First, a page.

Baba Mama in Beijing
Trip Start Aug 29, 2012
25Trip End Ongoing
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Where I stayed
Templeside Hutong Guest House Beijing
Read my review - 5/5 stars
Read my review - 5/5 stars
Dad came out of the bathroom with that good ol' sarcastic look on his face, holding the rubber slippers that were standard in Chinese hotel rooms. "And what, may I ask, are these for?"
I rolled my eyes, like all daughters do. “They’re for the shower, dad.” “But…but there are two pairs. Oh! I get it! These are PERVERT SHOES!” He was delighted to discover more and more pervert shoes at each guest house we visited for the rest of the trip.
My heart will go on
We spent Chinese New Year day as caricatures of stereotypical tourists to Beijing: we toured the Forbidden City and climbed around the Great Wall taking pictures with the sound of distant fireworks in the background. We stayed at the Templeside Lianlian Hutong Hostel, the same place I’d stayed at three years before with my Aunt Kathy and Uncle Howard and where my brothers and I stayed during their visit to China.
Over the years, I’ve gotten to know Bobby, the hostel owner. He was kind enough to drive my parents and me to the Great Wall and give us a tour of the city on Chinese New Year’s Eve. Then, he invited us to make dumplings and eat a Chinese New Year feast with him and his wife in their newly built guest house, just a block away from his hostel.
As we made extremely ugly culinary creations compared to Bobby and his wife’s perfectly-shaped dumplings, the Spring Festival Gala was playing in the background. Just as Bobby was explaining how it was an important, very Chinese tradition to watch the Spring Festival Gala on New Year’s Eve, I heard a familiar voice singing “Oh! What a Lovely Jasmine Blossom!” in Chinese.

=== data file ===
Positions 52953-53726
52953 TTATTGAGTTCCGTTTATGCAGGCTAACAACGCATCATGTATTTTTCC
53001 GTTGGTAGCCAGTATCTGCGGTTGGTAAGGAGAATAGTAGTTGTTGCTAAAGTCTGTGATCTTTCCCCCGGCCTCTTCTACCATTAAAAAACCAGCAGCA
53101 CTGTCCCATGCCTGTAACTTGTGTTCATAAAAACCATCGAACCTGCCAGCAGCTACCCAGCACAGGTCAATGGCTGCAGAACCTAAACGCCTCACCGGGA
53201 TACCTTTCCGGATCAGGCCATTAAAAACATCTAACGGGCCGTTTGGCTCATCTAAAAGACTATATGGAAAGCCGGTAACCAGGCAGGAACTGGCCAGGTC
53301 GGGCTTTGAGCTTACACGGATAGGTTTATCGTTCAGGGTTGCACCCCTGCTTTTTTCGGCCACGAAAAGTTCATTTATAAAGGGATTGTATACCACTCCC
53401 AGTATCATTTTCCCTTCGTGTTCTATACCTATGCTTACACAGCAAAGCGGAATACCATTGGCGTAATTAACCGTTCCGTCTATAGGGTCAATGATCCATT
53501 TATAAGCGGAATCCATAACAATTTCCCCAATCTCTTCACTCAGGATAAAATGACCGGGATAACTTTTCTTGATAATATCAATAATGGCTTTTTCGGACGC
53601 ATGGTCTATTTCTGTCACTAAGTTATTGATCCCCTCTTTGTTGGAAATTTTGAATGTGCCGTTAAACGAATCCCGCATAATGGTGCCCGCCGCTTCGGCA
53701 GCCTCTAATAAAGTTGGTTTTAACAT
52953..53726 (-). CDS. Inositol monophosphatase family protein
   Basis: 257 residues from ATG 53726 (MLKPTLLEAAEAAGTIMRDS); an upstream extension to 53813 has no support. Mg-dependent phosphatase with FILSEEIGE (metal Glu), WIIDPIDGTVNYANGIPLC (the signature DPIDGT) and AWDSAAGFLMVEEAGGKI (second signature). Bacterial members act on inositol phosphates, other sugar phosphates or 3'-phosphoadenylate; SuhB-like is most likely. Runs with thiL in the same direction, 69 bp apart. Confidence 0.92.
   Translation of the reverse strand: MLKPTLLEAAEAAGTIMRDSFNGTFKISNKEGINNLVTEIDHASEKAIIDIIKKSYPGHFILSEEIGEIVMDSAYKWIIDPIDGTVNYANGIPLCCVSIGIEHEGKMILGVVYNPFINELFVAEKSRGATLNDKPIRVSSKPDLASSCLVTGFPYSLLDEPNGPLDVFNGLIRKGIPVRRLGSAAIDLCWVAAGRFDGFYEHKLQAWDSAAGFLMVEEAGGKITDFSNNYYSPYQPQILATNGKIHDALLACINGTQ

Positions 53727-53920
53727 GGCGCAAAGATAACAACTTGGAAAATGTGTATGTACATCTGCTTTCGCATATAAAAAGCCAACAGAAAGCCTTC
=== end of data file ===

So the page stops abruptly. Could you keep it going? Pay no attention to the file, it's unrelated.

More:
It was none other than Celine Dion, whose Chinese is surprisingly good, and guess which song she sang next!
People mountain, people sea
We only had a few days to explore Beijing, a city chock-full of the kinds of historical sites and national museums that my parents love. We reserved the day after Chinese New Year to check out Yonghegong Lama Temple, one of the most intriguing sites in Beijing.
When we told Bobby’s wife our plan the night before, she looked at us wide-eyed and warned, “People mountain, people sea.” This is the Chinglish translation of a four-character Chinese saying: “人山人海,” which pretty much means, “Oh my god! There are going to be people everywhere!” (I know, there’s a reason why I’m not an interpreter.)
We got up as the subway pulled up to our destination: Yonghegong Lama Temple. To our surprise, it just kept on going! Because of all the people visiting the temple the day after Chinese New Year, they closed the entire subway stop!
That didn’t stop us! Nor did it stop the other thousands of people eager to see the temple that day. We walked from a nearby stop to the temple and then walked about ten blocks in a fast-moving line around the temple. The sidewalk was lined with vendors selling incense for 10 kuai a bunch. It must have been their biggest profit of the year.
People mountain, people sea was exactly what we found! When we saw the masses crowding into the temple, jumping around to get a glimpse, we gave up and went to the Temple of Heaven, which, for the first time, seemed nearly empty to me.
Not to worry though! With our extra day in Beijing, we enjoyed a spacious tour of Yonghegong, a stroll around Confucius Temple, and a bar night at Houhai Lake.
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